Cyanophages are characterized by vast genomic diversity and the formation of stable ecotypes over time. The evolution of phage diversity includes vertical processes, such as mutation, and horizontal processes, such as recombination and gene transfer. Here, we study the contribution of vertical and horizontal processes to short-term evolution of marine cyanophages. Analyzing time series data of Synechococcus-infecting Myoviridae ecotypes spanning up to 17 years, we found a high contribution of recombination relative to mutation (r/m) in all ecotypes. Additionally, we found a molecular clock of substitution and recombination in one ecotype, RIM8. The estimated RIM8 evolutionary rates are 2.2 genome-wide substitutions per year (1.275 × 10-5 substitutions/site/year) and 29 genome-wide nucleotide alterations due to recombination per year. We found 26 variable protein families, of which only two families have a predicted functional annotation, suggesting that they are auxiliary metabolic genes with bacterial homologs. A comparison of our rate estimates to other phage evolutionary rate estimates in the literature reveals a negative correlation of phage substitution rates with their genome size. A comparison to evolutionary rates in bacterial organisms further shows that phages have high rates of mutation and recombination compared to their bacterial hosts. We conclude that the increased recombination rate in phages likely contributes to their vast genomic diversity.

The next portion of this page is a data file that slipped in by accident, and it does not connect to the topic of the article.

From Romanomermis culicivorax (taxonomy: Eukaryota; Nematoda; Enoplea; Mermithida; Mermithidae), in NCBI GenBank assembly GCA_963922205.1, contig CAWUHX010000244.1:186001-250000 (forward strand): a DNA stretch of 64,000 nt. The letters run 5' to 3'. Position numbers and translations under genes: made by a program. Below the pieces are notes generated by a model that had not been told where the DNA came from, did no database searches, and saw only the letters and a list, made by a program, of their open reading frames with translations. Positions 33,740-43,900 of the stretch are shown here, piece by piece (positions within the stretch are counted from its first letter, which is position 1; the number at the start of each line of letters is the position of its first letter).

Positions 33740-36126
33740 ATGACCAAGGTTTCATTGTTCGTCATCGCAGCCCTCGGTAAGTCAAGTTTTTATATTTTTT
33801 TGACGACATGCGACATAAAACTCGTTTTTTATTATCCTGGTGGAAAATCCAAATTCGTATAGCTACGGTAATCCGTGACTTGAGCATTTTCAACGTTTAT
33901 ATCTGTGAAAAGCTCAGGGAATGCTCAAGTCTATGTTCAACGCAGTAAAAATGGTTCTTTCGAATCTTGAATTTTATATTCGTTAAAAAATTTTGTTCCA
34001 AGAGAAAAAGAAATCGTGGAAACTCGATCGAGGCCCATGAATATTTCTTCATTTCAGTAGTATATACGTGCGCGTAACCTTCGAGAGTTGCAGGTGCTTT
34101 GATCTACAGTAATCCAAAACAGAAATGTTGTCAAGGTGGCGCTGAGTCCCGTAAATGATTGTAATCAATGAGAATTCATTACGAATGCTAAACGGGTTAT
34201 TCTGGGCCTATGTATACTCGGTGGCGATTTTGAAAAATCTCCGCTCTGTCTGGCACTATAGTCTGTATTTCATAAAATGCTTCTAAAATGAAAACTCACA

Keywords: cyanophage; gene turnover; recombination rate; substitution rate.